Lake Baikal sits in the heart of Siberia so it’s not much of a surprise that it’s frozen over. The world’s deepest and oldest lake is used to the cold.
Long a frontier for energy industry explorers, its lakebed sometimes bubbles out methane – a highly potent greenhouse gas. Some of the bubbles freeze, which means part of Baikal’s ice isn’t ice at all.
What appears to be common white ice sections in parts of the lake’s solid surface are actually frozen methane hydrates – compounds formed when the gas is trapped in a crystal structure of water. Sometimes called “fire ice,” methane hydrates can be burned.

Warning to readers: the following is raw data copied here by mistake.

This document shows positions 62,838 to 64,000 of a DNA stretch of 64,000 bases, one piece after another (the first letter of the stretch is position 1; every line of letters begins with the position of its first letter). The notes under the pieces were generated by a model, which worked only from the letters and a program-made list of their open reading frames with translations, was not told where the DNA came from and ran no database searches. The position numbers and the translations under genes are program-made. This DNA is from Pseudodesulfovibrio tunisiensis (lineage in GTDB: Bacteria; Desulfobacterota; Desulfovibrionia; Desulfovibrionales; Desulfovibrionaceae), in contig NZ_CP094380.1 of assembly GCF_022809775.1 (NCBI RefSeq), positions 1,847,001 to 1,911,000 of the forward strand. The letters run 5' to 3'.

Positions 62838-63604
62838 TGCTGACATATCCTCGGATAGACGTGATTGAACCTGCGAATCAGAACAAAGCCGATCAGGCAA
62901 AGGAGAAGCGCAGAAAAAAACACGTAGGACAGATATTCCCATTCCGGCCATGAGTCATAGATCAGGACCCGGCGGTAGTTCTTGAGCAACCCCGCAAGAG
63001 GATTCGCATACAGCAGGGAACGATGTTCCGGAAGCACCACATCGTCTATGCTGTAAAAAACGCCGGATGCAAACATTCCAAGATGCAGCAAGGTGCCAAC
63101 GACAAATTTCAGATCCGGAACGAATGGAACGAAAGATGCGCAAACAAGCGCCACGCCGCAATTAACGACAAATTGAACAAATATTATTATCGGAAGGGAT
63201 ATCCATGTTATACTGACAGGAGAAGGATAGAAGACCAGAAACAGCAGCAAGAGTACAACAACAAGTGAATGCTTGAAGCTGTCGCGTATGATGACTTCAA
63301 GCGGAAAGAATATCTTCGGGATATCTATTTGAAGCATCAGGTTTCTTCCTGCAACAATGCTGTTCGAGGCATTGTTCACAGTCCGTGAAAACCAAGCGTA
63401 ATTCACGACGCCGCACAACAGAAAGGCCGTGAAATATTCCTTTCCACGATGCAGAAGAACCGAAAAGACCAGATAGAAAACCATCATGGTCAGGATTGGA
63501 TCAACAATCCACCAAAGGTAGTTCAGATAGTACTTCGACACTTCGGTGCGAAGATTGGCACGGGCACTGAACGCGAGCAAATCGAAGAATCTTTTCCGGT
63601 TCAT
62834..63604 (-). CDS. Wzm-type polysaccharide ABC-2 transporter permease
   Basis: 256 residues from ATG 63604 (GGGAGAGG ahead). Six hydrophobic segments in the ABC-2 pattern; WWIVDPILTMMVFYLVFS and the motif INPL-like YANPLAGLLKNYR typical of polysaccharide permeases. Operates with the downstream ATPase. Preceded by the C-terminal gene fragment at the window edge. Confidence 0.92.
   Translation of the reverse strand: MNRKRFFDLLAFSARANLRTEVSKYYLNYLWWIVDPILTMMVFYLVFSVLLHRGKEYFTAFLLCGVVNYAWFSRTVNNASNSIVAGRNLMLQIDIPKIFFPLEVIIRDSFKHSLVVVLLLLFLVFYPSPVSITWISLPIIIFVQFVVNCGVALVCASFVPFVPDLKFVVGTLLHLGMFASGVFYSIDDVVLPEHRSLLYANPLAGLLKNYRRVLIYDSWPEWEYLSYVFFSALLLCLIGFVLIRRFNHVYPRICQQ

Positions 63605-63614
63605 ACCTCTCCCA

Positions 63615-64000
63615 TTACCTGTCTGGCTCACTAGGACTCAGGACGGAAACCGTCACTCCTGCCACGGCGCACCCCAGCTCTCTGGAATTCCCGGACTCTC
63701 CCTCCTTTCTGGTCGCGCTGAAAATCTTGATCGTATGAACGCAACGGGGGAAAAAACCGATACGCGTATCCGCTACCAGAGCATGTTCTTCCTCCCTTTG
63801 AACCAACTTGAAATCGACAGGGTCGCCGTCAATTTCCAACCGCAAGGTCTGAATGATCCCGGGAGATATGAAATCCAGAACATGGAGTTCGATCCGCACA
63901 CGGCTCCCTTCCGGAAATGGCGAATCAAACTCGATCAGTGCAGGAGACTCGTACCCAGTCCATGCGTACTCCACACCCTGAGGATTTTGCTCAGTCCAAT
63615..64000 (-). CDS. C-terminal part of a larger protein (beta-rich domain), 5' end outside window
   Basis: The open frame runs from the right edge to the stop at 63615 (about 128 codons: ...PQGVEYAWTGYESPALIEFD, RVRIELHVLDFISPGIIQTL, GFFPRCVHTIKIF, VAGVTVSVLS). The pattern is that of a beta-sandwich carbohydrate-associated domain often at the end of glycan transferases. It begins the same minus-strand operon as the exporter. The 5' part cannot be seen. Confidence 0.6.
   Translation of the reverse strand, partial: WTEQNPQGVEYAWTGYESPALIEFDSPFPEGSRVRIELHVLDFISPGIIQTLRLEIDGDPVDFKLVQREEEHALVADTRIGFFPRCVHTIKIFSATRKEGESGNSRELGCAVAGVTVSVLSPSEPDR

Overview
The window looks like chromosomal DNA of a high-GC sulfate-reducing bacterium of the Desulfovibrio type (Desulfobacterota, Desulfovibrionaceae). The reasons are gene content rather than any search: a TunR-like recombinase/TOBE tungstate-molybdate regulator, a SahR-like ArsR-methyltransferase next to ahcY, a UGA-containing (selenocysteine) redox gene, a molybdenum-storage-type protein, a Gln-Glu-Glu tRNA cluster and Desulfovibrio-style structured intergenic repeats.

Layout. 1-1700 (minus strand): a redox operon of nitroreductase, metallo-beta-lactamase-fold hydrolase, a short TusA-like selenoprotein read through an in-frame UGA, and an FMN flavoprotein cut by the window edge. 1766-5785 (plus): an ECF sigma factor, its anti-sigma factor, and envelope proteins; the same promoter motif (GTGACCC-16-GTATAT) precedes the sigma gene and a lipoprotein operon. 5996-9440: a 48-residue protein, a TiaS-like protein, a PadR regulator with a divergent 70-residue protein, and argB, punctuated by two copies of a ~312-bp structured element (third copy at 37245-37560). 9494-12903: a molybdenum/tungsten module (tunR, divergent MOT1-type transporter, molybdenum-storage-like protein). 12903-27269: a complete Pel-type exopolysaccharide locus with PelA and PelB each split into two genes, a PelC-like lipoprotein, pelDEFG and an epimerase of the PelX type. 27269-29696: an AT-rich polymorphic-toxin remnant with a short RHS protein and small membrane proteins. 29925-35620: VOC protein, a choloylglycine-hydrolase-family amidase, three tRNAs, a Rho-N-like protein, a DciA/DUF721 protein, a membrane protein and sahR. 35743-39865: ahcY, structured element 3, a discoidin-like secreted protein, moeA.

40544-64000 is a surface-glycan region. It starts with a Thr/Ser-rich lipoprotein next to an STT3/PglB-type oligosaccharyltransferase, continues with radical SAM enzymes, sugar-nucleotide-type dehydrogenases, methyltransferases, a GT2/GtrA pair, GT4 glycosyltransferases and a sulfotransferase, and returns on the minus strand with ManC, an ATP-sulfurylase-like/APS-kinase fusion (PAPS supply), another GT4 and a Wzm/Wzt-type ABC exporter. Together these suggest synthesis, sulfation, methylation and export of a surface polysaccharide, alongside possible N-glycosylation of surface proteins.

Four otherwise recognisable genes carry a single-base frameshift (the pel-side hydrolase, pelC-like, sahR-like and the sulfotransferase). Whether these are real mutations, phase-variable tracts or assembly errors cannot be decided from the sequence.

Energy-strapped nations like Japan have harvested the hydrates that are most commonly found in deep-sea locations. Interestingly, there are creatures that survive in them: methane ice worms.
The worms can’t live on methane itself, but instead feed on bacteria that are capable of metabolizing the gas. Fire ice